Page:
Friday, February 17, 2006


Turquoise is one of my very favorite stones - it comes in such a lovely array of blues and greens, and ranges from wonderfully organic natural nugget shapes with fascinating matrix patterns to the icy blue sophistication of Sleeping Beauty. Sadly, being so beloved and popular, it is also the subject of a plethora of fakes, forgeries and misinformation. I thought I would take a moment to share the fruits of my research to date, and help shed some light on common terminology and misconceptions. Most of this is taken from my own Materials Index. Turquoise: A hydrated aluminum copper phosphate, often containing iron. There are many forms of genuine turquoise, as well as numerous imitations. The color encompasses the entire spectrum from blue to green, with various amounts and patterning of black or brown matrix. Turquoise is a soft stone and specimens which are hard enough to be usable in their natural state are rare. The form which I refer to simply as turquoise is stabilized. Hardness: 5-6 Terms in common usage include: Natural turquoise - technically should refer only to the highest grade which is hard enough to be used in un-enhanced form - it will absorb body oils and turn green over time. Vendors often call any non-imitation form of turquoise "natural". Sleeping Beauty turquoise - a popular high grade form with a brilliant blue color and little or no matrix, from the Sleeping Beauty mine in Arizona. Because of it's desirability, pretenders abound and the term is much abused. Stabilized turquoise - The most commonly available form - impregnated with resin which serves to harden the stone and deepen the color (much as rocks appear darker when wet). Chinese forms may also include wax and/or dye enhancement. Even stabilized turquoise will absorb body oils and darken over time. Mexican turquoise - mined in Mexico, unique in that it occurs naturally as free-form nuggets. Stabilized. Tibetan turquoise - originating in that region, traditionally stabilized, generally harder than most varieties, and takes a nice polish. Mojave turquoise - chunks of turquoise compressed into a block with plastic resin filler and dyed green. A similar product in purple is being marketed as "purple Sleeping Beauty turquoise". African "turquoise" - actually a blue green jasper mined in Africa Chalk "turquoise" - a pale stone (often not turquoise) which has been dyed - commonly brilliant blue or lime green. Howlite "turquoise" - a pale, black-veined stone commonly dyed to simulate turquoise. Reconstituted "turquoise" - implied to be ground up turquoise assembled with plastic resin - reliable sources suggest that it is generally, in fact, entirely plastic. I don't use this form. Care: Avoid scratches and sharp blows, as well as hot water and household chemicals.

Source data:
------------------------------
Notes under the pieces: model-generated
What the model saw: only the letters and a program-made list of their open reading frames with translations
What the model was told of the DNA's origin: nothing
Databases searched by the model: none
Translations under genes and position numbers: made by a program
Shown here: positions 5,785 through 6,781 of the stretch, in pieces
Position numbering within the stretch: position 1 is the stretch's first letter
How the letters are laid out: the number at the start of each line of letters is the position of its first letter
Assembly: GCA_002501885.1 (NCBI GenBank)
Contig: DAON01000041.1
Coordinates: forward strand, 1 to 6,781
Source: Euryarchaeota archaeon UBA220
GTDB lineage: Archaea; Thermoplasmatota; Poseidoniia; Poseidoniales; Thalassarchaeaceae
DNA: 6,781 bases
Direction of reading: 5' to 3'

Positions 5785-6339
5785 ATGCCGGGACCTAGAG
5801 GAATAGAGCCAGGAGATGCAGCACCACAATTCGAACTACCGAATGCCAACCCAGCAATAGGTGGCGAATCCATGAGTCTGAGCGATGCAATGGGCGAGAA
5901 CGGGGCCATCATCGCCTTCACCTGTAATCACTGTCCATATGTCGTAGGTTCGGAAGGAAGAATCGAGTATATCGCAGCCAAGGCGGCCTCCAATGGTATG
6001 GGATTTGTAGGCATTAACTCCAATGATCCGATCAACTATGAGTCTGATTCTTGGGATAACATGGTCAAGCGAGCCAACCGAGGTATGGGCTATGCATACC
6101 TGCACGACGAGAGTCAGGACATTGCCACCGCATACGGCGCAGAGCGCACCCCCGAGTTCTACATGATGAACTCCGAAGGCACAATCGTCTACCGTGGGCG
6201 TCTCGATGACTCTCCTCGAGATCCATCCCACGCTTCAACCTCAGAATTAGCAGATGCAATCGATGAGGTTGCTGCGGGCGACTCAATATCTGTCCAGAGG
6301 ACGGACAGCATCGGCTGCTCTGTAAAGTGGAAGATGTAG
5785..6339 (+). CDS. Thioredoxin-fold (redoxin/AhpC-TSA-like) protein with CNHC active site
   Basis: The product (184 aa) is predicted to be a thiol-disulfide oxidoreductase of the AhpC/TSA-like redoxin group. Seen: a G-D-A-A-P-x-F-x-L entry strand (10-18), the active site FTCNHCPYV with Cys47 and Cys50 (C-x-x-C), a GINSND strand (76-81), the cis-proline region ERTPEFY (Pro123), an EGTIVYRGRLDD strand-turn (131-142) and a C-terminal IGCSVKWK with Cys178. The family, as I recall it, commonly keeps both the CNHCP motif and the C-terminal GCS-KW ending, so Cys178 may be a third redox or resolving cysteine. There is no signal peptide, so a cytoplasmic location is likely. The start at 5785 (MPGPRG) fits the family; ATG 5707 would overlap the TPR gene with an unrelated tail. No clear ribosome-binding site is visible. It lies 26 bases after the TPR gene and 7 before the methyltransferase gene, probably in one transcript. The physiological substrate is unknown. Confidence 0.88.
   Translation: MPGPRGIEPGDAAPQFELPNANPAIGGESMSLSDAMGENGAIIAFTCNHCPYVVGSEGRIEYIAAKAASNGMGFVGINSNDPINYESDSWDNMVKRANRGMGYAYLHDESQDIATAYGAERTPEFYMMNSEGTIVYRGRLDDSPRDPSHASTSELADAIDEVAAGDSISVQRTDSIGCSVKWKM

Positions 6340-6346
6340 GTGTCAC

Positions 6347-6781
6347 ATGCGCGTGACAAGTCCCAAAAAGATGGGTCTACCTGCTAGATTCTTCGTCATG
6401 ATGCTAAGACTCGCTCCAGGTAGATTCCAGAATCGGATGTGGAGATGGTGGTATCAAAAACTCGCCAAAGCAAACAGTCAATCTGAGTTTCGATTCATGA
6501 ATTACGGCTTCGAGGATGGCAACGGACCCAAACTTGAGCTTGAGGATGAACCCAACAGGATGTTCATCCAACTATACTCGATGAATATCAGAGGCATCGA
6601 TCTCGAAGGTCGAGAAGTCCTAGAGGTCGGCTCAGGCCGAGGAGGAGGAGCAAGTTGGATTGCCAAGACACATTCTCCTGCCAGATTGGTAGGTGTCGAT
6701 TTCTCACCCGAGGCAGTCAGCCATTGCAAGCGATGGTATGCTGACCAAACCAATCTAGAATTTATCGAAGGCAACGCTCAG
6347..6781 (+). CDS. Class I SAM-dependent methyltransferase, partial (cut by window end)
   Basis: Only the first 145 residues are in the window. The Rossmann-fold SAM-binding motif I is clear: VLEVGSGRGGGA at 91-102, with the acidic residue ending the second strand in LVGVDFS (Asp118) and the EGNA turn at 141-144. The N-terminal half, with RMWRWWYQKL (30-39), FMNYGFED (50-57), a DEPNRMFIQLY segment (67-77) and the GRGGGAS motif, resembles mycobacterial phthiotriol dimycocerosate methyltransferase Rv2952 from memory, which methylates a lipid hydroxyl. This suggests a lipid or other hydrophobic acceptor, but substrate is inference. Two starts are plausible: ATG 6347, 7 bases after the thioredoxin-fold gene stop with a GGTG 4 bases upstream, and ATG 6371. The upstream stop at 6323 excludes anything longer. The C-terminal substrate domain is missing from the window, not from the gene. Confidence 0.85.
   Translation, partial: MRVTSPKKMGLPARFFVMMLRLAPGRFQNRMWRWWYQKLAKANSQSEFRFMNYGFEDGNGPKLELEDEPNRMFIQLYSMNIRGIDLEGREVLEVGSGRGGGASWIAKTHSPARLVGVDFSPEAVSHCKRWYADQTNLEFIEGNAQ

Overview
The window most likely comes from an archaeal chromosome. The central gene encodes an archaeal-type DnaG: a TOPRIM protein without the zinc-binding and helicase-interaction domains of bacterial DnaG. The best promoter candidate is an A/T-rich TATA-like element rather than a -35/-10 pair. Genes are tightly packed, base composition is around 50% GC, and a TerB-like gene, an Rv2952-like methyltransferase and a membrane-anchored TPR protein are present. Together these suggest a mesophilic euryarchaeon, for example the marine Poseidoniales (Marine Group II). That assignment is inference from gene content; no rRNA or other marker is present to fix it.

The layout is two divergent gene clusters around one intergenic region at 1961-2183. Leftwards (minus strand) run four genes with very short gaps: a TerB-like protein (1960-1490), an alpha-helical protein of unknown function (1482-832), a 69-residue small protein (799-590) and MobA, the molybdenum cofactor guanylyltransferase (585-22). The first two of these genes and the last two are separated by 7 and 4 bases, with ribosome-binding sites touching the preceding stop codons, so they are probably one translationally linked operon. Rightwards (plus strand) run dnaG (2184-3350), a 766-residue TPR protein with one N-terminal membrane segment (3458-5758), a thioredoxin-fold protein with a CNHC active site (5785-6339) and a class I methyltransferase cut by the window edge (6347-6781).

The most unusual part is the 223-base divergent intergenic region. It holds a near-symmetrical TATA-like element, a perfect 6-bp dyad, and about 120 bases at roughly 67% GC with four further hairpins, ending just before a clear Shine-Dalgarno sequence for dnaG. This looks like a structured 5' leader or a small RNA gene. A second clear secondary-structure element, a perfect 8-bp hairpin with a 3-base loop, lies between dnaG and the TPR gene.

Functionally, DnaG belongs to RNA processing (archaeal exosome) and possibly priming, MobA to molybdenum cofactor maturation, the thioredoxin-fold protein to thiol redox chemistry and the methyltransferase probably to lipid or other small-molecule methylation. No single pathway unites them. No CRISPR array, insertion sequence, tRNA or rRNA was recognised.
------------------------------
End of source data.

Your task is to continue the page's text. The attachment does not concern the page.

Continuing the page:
1 comment:

ShyViolet said...

I make jewelry too. You have some lovely pieces here - I love the knitted leaf earrings! Check out my blog if you want - I haven't added any new jewelry in a few weeks, so you'll have to scroll down to find anything. I'm in grad school, so updating sometimes gets lost in all my other work! Anyway, best of luck!